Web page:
Globular clusters are members of the Galactic halo population, which formed during the first extensive period of star formation in the Milky Way. As such, the properties of the 106 to 107 stellar constituents can provide crucial insight into the earliest stages of galaxy formation. Hubble has conducted a significant number of observing programs targeting these systems, with the majority designed to obtain moderately deep, multicolour imaging data of a range of clusters. Those programs probe evolved stars, on the red giant and horizontal branch, and generally extend only a few magnitudes below the main-sequence turnoff. Noetheless, the exqusite photometric precision offered by HST's camera has revealed that the majority of these systems have multiple stellar populations, rather than conforming to traditional single-burst formation models. A few clusters have been studied in detail - specifically, the two nearest clusters, NGC 6397, an extremely metal-poor cluster, and M4, a moderately metal-rich systems; Omega Centauri, one of the most massive clusters, perhaps even the remnant core of a dwarf galaxy; and 47 Tucanae, one of the higher metallicity systems, lying in the foreground of the Small Magellanic Cloud. Deep imaging of all four clusters has succeeded in clear detecion of the white dwarf cooling sequence in those clusters, and those data have been used to derive age estimates. The present program builds on past observations in aiming to probe the multiple white dwarf cooling sequences in Omega Cen. The WFC3/UVIS and ACS/WFC cameras will be used to obtain multi-colour imaging of the cluster. Those observations should enable measurement over the full extent of the white dwarf cooling sequences, offering the potential of resolving the nature and origin(s) of the distinct stellar populations.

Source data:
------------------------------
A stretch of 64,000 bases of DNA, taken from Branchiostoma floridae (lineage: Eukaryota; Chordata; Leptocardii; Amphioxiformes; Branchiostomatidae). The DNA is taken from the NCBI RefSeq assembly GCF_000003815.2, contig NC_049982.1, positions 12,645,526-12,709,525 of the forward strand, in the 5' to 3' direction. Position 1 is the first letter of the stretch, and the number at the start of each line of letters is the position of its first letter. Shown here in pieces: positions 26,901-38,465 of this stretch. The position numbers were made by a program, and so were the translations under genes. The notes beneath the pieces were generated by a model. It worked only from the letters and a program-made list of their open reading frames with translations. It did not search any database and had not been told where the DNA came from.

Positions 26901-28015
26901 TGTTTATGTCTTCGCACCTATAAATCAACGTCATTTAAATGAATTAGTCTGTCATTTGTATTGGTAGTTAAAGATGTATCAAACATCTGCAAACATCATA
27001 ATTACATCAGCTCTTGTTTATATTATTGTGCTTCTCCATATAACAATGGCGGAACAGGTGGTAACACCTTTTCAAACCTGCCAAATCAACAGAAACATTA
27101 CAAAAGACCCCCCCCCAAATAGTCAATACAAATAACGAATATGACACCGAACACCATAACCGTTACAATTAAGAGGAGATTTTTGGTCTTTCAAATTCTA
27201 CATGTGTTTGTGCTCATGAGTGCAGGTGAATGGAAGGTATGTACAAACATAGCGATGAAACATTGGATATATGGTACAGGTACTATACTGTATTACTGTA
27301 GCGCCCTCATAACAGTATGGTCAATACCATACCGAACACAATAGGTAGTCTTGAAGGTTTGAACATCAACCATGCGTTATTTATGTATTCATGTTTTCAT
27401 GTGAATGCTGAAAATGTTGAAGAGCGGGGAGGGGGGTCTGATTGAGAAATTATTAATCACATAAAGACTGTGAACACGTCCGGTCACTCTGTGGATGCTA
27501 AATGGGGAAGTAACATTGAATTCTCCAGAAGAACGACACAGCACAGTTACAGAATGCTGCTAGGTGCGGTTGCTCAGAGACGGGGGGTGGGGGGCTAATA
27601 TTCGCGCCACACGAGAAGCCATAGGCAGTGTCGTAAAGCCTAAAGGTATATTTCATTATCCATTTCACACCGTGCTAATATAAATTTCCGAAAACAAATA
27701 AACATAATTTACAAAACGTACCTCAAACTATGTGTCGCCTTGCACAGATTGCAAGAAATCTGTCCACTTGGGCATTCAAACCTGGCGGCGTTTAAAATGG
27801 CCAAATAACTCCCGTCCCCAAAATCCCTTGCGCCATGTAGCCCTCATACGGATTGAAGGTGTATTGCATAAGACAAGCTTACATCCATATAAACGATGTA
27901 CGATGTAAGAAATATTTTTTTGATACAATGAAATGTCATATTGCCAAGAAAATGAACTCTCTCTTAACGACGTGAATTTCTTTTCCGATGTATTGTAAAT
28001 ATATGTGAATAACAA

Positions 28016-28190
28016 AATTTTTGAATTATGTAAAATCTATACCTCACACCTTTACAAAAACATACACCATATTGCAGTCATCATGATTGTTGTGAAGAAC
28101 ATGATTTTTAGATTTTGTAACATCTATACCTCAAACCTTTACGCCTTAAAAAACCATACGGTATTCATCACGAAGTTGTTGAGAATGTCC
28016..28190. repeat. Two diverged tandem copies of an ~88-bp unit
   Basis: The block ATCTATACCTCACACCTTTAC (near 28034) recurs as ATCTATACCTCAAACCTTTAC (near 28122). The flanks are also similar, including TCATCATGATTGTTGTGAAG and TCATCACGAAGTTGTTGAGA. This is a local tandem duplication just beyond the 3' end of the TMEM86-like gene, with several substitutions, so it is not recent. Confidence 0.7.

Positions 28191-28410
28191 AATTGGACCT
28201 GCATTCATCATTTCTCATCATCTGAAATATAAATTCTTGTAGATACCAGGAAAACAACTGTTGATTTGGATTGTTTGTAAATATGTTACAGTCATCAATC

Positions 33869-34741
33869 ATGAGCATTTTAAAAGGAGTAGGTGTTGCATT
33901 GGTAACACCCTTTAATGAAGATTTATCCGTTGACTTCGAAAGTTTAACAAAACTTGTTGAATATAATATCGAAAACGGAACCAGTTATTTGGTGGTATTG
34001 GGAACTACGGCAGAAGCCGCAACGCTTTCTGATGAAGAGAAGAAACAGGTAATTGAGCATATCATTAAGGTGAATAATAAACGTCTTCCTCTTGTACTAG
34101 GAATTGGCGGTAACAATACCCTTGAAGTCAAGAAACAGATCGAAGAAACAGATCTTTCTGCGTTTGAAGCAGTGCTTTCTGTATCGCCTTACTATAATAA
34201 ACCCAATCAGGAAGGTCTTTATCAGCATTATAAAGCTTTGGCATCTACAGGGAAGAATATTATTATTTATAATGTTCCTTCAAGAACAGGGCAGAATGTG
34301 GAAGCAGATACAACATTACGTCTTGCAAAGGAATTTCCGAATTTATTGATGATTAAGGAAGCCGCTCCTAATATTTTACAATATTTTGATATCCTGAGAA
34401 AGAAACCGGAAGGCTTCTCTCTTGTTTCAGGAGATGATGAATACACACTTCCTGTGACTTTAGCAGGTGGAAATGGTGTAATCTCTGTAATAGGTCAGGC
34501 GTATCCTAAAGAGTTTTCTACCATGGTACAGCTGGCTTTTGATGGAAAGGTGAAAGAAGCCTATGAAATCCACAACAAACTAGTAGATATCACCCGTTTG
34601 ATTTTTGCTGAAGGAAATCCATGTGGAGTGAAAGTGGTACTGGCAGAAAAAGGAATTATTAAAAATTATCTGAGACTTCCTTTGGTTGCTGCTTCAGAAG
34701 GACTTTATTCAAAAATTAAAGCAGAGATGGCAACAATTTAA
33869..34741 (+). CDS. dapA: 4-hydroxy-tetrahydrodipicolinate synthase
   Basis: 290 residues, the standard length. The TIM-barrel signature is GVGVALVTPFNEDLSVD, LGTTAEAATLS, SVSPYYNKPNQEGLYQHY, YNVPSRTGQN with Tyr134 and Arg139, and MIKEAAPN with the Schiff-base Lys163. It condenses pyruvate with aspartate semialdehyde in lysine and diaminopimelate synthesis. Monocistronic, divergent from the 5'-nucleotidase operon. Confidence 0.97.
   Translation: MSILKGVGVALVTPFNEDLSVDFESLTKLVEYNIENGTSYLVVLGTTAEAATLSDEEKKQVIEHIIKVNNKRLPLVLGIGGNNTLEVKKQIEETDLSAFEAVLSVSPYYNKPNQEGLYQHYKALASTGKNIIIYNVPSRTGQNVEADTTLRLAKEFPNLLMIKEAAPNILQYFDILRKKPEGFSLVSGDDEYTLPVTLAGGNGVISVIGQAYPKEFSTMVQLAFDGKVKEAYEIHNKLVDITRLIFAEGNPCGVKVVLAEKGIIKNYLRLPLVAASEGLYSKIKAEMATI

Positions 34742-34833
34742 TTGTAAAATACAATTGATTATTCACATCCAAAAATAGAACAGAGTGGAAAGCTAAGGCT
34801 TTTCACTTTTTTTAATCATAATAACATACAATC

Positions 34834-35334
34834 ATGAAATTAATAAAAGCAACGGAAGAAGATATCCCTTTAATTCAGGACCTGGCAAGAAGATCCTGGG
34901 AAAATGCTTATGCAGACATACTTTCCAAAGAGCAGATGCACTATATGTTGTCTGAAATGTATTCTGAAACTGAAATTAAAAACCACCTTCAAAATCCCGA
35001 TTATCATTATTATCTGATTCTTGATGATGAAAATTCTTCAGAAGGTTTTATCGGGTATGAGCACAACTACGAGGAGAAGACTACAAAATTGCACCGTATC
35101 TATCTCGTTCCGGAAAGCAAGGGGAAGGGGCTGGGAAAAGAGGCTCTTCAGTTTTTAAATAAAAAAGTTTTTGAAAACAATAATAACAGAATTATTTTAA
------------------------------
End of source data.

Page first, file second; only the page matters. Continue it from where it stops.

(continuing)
GO 15171: The rotation period, orbit, and mass of Eris' satellite Dysnomia


Hubble Space Telescope images of Eris and Dysnomia
As is now well known, on 2006 the IAU changed pluto's status from the outermost planet in the solar system to a dwarf planet, and the largest currently-known member of the Kuiper. One of the main factors in adopting that revised classification was the discovery of several other large KBOs, at least comparable in size with Pluto. Those systems included Eris, discovered in 2005 by Mike Brown using the Palomar Schmidt telescope. Eris is probably slightly smaller than Pluto, with a diameter of ~2300 miles. Deep imaging with the Keck adaptive optics revealed that Eris has a companion, the moon Dysnomia. The system has since been imaged with Hubble, and the initial orbital measurements suggest that Eris is more massive (i.e. denser) than Pluto. The present program will use the Wide Fields camera 3 UVIS channel to monitor the system, providing both an improved determination of the relative orbits of the pair and potential measurment of the rotational period of Dysnomia through tracking photometric variations.